Shortfalls in convertible currency continue

Cuba continues to face shortfalls in the availability of hard currency because of a decline in exports and difficulties with the supply of fuel. This was one the principal conclusions reached at the first meeting of Cuba’s Council of Ministers to be chaired by the country’s new President, Miguel Díaz-Canel.

Reports of the outcome of the meeting in the Party paper, Granma, said that although 90% of the country’s investment targets for the first three months of 2018 had been met and the country was meeting demand for most manufactured items, Cuba continued to face problems with meeting planned export targets.

The publication reported that among the problems leading to the investment shortfall was the failure of imported supplies to arrive; a lack of available construction workers; and bureaucratic failures that had slowed the investment process and project implementation.

When it came to manufacturing, the Council of Ministers heard most domestic consumer requirements were being met in relation to soap, toothpaste, perfumery, and cosmetics and more generally for medical packaging, polypropylene sacks, and furniture. However, delays in the supply of raw materials for sanitary pads, a politically sensitive issue, is only expected to stabilise in May.

It was also confirmed the severe drought of 2017, followed by Hurricane Irma and then heavy rainfall during the 2017/18 sugar campaign had had a negative impact on sugar production (Background, Cuba Briefing March 12, 2018).

In response to serious concerns about some export related enterprises, Granma quoted President Díaz-Canel as stating that the Ministry of Foreign Trade and Investment (Mincex) must strengthen its control over international operations that affect the economy negatively, which he said in some cases had become the focus of criminal proceedings.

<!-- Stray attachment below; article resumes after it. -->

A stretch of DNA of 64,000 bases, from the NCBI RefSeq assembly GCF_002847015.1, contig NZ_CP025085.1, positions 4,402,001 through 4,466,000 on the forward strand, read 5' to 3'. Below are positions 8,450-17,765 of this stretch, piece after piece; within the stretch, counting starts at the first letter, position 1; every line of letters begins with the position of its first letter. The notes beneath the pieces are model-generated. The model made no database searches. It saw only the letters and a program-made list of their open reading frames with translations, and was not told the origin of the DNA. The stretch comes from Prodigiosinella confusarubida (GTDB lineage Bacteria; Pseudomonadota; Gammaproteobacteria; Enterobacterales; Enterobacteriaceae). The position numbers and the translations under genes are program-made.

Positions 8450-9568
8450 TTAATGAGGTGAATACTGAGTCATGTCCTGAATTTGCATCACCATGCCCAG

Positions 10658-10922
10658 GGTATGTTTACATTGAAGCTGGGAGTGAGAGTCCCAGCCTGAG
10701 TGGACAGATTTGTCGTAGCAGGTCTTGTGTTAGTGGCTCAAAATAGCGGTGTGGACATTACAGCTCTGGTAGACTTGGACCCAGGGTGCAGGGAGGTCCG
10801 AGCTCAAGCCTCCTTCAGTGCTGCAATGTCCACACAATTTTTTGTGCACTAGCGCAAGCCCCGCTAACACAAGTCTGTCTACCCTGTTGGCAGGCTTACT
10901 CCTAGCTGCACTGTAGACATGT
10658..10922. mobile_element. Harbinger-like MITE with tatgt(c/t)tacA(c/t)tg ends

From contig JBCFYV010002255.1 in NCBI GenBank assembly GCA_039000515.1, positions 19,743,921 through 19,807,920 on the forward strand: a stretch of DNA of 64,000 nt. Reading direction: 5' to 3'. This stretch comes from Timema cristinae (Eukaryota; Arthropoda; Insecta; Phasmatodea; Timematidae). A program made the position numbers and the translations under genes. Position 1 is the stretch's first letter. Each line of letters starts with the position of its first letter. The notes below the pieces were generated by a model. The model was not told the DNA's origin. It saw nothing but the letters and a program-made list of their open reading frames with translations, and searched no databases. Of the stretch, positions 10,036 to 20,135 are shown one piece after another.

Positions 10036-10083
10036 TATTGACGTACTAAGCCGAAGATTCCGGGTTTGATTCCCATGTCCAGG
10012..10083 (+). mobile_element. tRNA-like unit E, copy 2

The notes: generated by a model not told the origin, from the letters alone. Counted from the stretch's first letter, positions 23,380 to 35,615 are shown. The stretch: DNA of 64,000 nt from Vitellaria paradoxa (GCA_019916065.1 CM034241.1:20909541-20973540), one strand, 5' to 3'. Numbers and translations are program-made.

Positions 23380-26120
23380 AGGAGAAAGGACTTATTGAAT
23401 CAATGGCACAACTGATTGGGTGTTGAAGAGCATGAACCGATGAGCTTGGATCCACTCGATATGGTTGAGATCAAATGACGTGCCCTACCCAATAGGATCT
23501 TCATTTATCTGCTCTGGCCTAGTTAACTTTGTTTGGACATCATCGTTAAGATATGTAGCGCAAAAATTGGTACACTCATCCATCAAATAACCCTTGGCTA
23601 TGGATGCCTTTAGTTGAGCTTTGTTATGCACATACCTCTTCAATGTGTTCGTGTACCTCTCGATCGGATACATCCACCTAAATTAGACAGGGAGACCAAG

Invoking remarks made previously by Cuba’s former President Raul Castro, he said such acts must be addressed with rigor as the image and prestige of the country was at stake. He also said that it would be necessary for the entities responsible to explain the related events in detail at the highest levels of government so that lessons could be learned.

Granma reported that President Díaz-Canel recognised that salaries paid to graduates are ‘a real problem’ as is job satisfaction. He said that graduates need to be more involved in decision making where they work if they are to feel committed and not to leave.

He was also reported to have emphasised that the way in which graduates are placed in enterprises must change, so that the skills each employer requires, and the wishes of young people beginning their careers, are recognised.

The meeting heard that the largest number of overdue accounts payable and receivable were concentrated in the central administrative groups in the sugar, agriculture and cattle industries, along with the Cuban railway system and the retail commercial enterprises supervised by provincial administrations in Artemisa, Camagüey, Santiago de Cuba, and Havana.

Other issues discussed included:

  • The lack of resources to eliminate infringements of zoning and land use regulations. Granma reported that problems include a failure to meet construction regulations; the building and relocation of dwellings without documentation; the illegal occupation of land; and businesses conducted by self-employed workers in areas where they are not authorised. It was agreed that the approval of a national housing policy should contribute to resolving such issues.

 

  • Unmet national needs for graduates in economics and the law, and a failure by some enterprises and agencies to offer employment to intermediate level technicians and skilled workers.

 

  • Continuing problems with enterprises holding over large inventory, poor credit and debit control; poor control of fuel; and irregular payments to self-employed workers, despite more generally an effective use of auditing.

 

The membership of a new Council of Ministers will be agreed when the Cuban National Assembly meets in July.

 

This is an extract from the Caribbean Council’s weekly editorially independent publication, Cuba Briefing, which provides in depth information on current economic, political and commercial developments in Cuba and news on events in Europe and the US that affect the region. Business people, academics, and those with a general interest in Cuba find it an invaluable tool for developing and maintaining knowledge and providing an insight into political, economic and commercial events in the region

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